Bulletin 43 - Enrolment of students in government schools
Legal Issues Bulletin 43 - Enrolment of students in government schools
Legal Issues Bulletin 43 - Enrolment of students in government schools
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This bulletin provides advice on issues relating to the enrolment of students in government schools and is designed to supplement the department's Enrolment of students in NSW government schools.
Principals should continue to refer to that policy document and to the department’s Enhanced enrolment procedures for advice on matters not addressed in this bulletin.
Information about refugee students can be found on the department’s Culture and diversity page .
For information concerning enrolment where parents have separated or there are issues regarding names used for enrolment, please refer to the department's Family law guidelines and legal issues bulletin 20 - Changing the names of students in schools .
For information concerning the enrolment of students with a documented history of violent behaviour, please refer to the Guidelines for the Management of Health and Safety Risks Posed to Schools by a Student’s Violent Behaviour (PDF 748.4KB).
School Counsellors should also refer to Section 2.1.2 of the School Counsellor Manual for other action that may need to be taken by them concerning the enrolment of students with a history of violence.
If it is necessary for a student who is enrolled in a government school to temporarily attend an ETU, the principal of the ETU should, in accordance with the department’s enrolment policy, utilise the provision of the short term attendance procedures.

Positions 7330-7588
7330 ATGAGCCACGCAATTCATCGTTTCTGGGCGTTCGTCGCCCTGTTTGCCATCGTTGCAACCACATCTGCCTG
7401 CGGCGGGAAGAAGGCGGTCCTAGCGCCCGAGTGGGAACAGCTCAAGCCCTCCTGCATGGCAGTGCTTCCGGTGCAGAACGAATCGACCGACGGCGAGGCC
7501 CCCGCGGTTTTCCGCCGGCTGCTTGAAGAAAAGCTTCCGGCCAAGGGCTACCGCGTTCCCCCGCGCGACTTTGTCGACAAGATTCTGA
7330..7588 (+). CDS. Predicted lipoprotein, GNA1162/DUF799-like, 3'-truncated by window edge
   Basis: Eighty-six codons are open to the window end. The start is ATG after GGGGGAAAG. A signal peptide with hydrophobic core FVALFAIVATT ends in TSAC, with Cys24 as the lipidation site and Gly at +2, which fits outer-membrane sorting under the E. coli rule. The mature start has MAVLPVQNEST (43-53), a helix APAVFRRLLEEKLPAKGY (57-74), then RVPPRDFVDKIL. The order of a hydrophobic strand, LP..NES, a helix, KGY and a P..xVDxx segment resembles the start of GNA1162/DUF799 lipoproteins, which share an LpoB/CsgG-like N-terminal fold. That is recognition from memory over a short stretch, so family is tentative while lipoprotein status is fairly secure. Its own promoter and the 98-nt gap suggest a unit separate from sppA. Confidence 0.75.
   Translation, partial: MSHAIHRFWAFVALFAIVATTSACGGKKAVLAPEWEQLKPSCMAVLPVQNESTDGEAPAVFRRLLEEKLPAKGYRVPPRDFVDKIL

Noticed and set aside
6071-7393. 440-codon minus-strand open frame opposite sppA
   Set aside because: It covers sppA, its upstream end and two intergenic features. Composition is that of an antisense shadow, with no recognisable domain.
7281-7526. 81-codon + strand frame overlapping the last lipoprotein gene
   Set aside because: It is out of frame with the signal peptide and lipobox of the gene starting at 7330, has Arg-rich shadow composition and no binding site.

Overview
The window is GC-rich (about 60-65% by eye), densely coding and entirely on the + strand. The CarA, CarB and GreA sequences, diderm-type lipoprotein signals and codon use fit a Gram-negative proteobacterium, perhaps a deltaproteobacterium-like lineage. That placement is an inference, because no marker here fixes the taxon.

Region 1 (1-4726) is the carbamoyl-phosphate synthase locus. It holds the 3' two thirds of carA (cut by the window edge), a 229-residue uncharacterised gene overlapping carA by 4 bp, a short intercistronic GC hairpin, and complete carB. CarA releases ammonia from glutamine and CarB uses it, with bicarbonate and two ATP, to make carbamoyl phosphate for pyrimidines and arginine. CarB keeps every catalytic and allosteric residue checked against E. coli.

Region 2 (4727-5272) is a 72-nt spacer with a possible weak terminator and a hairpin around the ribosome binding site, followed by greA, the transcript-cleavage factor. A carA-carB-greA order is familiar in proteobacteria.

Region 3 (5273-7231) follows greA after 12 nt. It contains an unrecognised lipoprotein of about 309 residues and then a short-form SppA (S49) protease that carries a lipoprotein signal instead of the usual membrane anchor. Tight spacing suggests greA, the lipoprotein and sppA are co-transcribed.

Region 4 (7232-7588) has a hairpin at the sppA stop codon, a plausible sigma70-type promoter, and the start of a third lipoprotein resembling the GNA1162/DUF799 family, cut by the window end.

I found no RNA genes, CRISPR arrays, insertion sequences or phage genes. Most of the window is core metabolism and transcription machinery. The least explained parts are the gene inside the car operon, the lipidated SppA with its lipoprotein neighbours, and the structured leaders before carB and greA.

The fact that a student is transitioning from an ETU does not necessarily mean the student poses health and safety risks to schools. If not already provided, the principal can seek any relevant behavioural information about the student from the ETU to assist in the development of a risk assessment to facilitate the student’s successful return to the school.
If the student is enrolling in high school outside of the normal enrolment period (that is outside of the usual movement from primary into high school or from Year 10 into Year 11) the process set out in Memorandum DN/11/00007 applies.
School Counsellors should also refer to Sections 2.1.3 and 4.1.5 of the School Counsellor Manual for other action that may need to be taken by them when a student enrols outside of a normal enrolment period.
Section 34A of the Education Act 1900 indicates a principal may require a person seeking to enrol a child in a school to provide proof, to the satisfaction of the principal, of the child’s identity, date of birth and home address. This can include the production of any document or a statutory declaration or both. The documentation that is requested should be reasonably required to process the application to enrol.
Principals can seek any information they consider to be of assistance in determining this issue. Such evidence may include council rate notices, accounts for electricity, gas or water, telephone bills, lease documents or electoral enrolment confirmation.
You may request multiple documents if you believe there are reasonable doubts about the true residential address of the prospective student.
Sometimes people state they are living with others in circumstances where there are no formal lease arrangements in place. In these situations, principals can ask the prospective student/parents for a statutory declaration in which the person confirms his or her residential address and that it is to be his or her place of residence during the school year. Principals can also ask the parents and or student for a statutory declaration from the "landlord" confirming the arrangements in place and his or her understanding the person intends to reside there during the school year.
It is important to remember a local enrolment is determined by the address of the student. This may be different from that of the parents, particularly with older students. So long as the Principal is satisfied the information being provided is correct, the student's place of residence is his or her "home" for the purposes of enrolment.